“People, people,” he exhorts them in a calm, world-weary voice, “do not panic. I am here to assess the damage and make recommendations for reforms that will prevent a recurrence of this unfortunate and wholly unforeseen act of God.” Whereupon he proceeds to lay out his assessment and recommendations, always speaking in the same quiet, unemotional voice. The stunned and wounded survivors gaze at him in astonishment. “He’s a madman,” one cries out.

Undismayed by the swelling chorus of curses and the groans of the injured, the truck driver addresses the gathering crowd of stunned onlookers. “We must have a strategy that regulates the street-fair system as a whole . . . not just its individual components.” He then methodically lays out a series of recommendations for strengthening the construction materials of stalls and regulating their placement along the street, for ensuring that each transient merchant have an adequate capital cushion against such crises, for monitoring fruitmongers and hippy artists deemed “too big to fail,” to keep them from taking excessive risk. He proposes that the city council consider new ordinances to require that wooden crafts such a birdhouses be made sturdier and to establish a “limited system of insurance” to protect against customer runs on the most daring drug-paraphernalia sellers.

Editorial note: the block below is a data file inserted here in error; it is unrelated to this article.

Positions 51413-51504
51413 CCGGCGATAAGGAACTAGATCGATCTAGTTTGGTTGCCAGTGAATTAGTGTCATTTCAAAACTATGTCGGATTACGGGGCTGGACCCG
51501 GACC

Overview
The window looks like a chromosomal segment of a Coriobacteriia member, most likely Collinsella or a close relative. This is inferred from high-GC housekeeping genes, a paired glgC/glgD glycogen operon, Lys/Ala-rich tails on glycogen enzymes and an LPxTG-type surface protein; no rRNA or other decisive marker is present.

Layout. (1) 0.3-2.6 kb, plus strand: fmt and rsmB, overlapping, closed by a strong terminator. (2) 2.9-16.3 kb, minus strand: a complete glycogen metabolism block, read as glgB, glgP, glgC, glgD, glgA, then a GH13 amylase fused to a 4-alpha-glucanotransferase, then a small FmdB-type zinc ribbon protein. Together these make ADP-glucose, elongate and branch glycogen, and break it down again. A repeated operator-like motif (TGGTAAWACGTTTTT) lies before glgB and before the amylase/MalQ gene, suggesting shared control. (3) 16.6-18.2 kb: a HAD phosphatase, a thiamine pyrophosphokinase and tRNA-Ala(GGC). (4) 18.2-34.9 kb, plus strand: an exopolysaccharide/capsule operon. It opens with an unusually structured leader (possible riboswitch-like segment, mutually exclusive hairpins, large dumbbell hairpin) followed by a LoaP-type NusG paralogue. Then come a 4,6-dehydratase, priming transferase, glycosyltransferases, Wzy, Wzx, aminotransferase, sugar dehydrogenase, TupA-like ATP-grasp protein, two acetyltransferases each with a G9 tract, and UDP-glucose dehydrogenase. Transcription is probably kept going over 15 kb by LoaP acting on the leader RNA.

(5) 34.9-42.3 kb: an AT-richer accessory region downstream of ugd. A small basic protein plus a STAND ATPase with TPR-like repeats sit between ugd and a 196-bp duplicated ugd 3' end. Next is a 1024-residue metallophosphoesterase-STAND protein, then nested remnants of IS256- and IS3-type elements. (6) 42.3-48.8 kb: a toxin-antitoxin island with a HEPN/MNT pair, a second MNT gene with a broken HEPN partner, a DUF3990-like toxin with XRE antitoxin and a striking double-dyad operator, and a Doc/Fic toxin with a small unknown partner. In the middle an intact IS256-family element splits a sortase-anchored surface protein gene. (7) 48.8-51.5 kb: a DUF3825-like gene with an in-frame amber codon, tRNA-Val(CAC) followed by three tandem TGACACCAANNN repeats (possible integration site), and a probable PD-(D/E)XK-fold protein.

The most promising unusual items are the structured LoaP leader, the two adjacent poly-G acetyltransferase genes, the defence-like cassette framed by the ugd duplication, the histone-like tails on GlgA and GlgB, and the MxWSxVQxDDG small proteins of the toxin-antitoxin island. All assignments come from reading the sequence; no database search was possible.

“Moreover,” he continues, “street fairs are too important to be left for each town to regulate on an ad hoc basis.” He proposes that the rules be harmonized among the mayors of all the world’s great cities and that a global street-fair authority be created to monitor street-fair risks and protect the people from accidents such as the one that has just occurred. Listeners look on in amazement, their mouths agape. (more…)